A senior MFAT official has told MPs the new government's renewed offer to accept 150 Manus Island refugees, and the way it has been pushed, hasn't increased the risk of boatpeople trying to reach New Zealand.
Ministry deputy secretary Jeff Langley told the foreign affairs select committee on Thursday the offer had been there since 2013.
"I wouldn't say we have increased the risk," he said.
"I haven't seen anything about an increased risk in recent times."
National MPs on the committee were questioning Mr Langley about the consequences of Prime Minister Jacinda Ardern's persistent approaches to the Australian government.
They also wanted to know what MFAT knew about Australian reports that four boats carrying asylum seekers who apparently wanted to get to New Zealand had been intercepted by Australian authorities.
Mr Langley said he understood the reports involved historical incidents that pre-dated the government's latest renewal of the offer..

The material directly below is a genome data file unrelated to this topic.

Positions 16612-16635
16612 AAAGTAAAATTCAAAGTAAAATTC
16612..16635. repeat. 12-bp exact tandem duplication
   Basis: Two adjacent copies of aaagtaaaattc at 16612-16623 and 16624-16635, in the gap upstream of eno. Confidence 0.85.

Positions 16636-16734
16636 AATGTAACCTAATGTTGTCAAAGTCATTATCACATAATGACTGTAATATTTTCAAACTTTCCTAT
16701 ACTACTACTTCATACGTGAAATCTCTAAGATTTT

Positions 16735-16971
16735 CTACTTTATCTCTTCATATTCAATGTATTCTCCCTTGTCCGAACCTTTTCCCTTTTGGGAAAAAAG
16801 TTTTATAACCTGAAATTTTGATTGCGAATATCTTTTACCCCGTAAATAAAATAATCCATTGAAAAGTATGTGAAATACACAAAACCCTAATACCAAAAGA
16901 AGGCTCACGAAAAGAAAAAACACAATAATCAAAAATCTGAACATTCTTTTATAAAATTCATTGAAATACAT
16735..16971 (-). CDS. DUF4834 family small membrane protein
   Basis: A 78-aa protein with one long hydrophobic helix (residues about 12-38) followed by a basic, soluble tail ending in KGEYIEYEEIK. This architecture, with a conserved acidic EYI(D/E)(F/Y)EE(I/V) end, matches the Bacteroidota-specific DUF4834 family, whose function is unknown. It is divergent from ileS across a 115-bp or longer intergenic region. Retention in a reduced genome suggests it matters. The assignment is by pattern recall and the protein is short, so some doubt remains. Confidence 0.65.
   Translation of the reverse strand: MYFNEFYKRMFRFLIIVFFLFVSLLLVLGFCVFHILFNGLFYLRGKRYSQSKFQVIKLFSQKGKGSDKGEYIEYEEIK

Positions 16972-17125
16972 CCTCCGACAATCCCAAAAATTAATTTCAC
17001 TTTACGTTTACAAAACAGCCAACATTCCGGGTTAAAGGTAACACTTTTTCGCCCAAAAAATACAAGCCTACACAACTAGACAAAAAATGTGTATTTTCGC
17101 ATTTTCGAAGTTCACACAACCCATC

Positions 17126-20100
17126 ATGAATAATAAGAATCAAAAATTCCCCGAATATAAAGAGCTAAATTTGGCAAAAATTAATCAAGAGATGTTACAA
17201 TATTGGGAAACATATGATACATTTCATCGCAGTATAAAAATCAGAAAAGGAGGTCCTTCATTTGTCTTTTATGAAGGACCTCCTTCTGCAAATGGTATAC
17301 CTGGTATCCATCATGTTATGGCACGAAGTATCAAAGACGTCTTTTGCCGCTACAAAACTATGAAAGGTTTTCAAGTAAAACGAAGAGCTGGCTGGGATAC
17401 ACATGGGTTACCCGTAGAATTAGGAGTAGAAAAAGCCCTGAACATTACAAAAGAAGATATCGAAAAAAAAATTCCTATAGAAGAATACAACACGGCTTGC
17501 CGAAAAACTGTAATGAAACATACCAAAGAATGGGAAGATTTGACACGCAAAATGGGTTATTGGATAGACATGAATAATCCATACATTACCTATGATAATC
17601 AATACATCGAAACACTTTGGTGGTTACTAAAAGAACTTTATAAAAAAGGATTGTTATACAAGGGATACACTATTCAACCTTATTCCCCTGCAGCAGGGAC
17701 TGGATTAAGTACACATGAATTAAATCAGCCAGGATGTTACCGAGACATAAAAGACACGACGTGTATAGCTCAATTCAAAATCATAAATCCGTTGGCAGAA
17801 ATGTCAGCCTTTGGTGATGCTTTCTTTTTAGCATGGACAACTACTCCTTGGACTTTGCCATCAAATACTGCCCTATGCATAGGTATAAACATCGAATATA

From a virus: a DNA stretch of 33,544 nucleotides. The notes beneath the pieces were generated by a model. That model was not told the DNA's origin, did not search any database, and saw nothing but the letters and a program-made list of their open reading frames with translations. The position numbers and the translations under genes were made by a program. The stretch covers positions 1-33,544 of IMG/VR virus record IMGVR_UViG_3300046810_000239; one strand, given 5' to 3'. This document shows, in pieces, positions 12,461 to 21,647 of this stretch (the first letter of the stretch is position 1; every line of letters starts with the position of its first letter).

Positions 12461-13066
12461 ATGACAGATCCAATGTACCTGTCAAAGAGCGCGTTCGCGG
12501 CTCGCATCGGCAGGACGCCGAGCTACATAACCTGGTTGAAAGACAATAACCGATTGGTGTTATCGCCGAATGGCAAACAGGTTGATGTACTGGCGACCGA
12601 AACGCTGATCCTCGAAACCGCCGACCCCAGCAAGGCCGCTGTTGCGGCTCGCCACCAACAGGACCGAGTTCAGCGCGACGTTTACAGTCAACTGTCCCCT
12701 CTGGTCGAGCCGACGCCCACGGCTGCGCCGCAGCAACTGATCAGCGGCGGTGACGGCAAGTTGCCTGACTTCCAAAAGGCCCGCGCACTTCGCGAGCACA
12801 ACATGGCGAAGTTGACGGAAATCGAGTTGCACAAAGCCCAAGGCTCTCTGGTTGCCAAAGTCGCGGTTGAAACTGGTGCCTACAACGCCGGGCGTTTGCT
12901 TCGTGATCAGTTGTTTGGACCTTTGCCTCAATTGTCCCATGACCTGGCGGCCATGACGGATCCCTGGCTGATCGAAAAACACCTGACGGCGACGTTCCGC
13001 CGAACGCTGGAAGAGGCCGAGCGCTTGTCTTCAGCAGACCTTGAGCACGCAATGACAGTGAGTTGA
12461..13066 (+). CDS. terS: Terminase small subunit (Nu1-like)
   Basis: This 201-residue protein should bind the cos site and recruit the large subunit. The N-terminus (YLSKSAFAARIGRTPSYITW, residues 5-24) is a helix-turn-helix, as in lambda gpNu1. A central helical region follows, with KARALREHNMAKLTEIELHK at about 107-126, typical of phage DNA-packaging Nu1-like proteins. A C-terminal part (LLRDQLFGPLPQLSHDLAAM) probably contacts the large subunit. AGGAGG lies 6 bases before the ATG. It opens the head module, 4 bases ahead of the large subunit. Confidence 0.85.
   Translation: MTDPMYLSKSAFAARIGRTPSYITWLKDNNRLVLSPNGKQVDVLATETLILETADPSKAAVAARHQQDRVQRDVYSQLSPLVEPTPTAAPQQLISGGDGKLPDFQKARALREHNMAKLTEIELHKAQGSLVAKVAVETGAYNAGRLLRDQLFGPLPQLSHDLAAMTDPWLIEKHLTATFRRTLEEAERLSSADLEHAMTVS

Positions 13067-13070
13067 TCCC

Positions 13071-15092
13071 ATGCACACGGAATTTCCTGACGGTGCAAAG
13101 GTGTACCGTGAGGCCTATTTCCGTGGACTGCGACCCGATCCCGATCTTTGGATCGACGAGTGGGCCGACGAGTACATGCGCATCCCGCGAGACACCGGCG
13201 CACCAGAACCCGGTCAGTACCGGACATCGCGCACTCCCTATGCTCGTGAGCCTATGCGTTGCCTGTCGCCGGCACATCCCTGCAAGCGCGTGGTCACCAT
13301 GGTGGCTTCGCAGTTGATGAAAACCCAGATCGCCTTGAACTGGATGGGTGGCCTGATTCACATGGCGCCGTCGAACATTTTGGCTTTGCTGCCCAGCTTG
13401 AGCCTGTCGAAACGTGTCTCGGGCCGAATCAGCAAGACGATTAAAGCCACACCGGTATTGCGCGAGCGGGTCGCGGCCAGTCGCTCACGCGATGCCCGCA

Throughout the hour-long briefing in parliament Mr Langley emphasised the strength and depth of New Zealand's relationship with Australia and said the two countries worked very closely on the asylum seeker problem.
"We have multi-layered contact with Australia," he said.
The MPs questioned Mr Langley about reports that some detainees on Manus Island had committed crimes, but he said MFAT didn't have those details.
"We haven't had a direct interest in delving into that."
He confirmed that any refugees accepted by New Zealand, if the offer was taken up, would have been recognised by the UNHCR as genuine asylum seekers and would undergo further intense screening.